“It typically takes days in the United States to settle and clear retail bank transfers, while in many other countries it takes mere minutes if not seconds. And it takes days to settle securities transactions, and it’s ridiculously expensive to remit money overseas,” said Giancarlo. “It is often faster to move money around the globe by stuffing cash in a suitcase and hopping on a plane than it is to send a wire transfer.

“I just rode the Acela from Newark to Washington and the state of our dilapidated American infrastructure is on full display right outside the train window,” he said. “But sadly, the same is true about much of our financial infrastructure, both in the United States and in developed western economies.”

Innovation on the internet comes in waves, said Giancarlo. The first wave was the “Internet of Information,” which gave rise to digitally accessible and nearly instantaneously shareable libraries, such as Wikipedia. The second wave is what is commonly referred to as the “Internet of Things,” where nearly every device one can engage with can be accessed via the internet.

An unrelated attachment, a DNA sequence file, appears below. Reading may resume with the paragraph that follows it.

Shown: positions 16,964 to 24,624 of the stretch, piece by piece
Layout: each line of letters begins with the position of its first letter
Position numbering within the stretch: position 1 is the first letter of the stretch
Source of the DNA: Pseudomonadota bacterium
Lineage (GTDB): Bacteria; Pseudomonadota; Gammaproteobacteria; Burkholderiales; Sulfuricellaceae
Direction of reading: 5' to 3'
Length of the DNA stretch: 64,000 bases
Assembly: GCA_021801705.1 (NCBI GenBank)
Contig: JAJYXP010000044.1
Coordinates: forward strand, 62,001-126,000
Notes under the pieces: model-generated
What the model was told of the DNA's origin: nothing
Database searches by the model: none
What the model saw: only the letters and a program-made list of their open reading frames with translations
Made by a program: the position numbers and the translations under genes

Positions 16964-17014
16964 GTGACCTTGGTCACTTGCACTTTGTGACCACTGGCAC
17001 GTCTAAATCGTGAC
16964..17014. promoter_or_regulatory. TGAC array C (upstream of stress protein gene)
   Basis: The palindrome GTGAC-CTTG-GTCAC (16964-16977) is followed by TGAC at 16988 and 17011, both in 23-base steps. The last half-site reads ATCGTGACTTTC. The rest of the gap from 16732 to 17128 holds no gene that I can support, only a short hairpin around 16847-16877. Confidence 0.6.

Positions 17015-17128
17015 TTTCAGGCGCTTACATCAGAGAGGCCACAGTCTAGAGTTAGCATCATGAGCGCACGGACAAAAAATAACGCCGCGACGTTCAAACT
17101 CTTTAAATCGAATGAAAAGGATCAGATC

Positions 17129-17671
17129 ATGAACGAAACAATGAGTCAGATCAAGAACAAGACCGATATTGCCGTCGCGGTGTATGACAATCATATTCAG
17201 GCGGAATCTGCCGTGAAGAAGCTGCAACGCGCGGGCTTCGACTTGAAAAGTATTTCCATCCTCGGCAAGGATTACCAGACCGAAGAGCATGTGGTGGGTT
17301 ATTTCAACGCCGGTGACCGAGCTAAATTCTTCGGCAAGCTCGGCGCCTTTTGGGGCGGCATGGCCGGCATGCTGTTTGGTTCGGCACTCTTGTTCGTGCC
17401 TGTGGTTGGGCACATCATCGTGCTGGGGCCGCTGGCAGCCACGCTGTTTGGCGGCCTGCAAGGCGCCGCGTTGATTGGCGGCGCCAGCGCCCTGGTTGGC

The ‘Internet of Value’

In Giancarlo’s view, a third wave is now in the midst of crashing down: the “Internet of Value” has begun to wash across the internet, where property titles, contracts, stock certificates, and other fungible and non-fungible assets can be shared and exchanged.

“Thanks to stablecoins, value is now transferable around the world in nanoseconds – 24/7/365 – the way that is increasingly decoupled from the traditional bank account-based system and corresponding correspondent banking service,” he said. “And it is the private sector, not the official sector that is leading the way to the future of money.”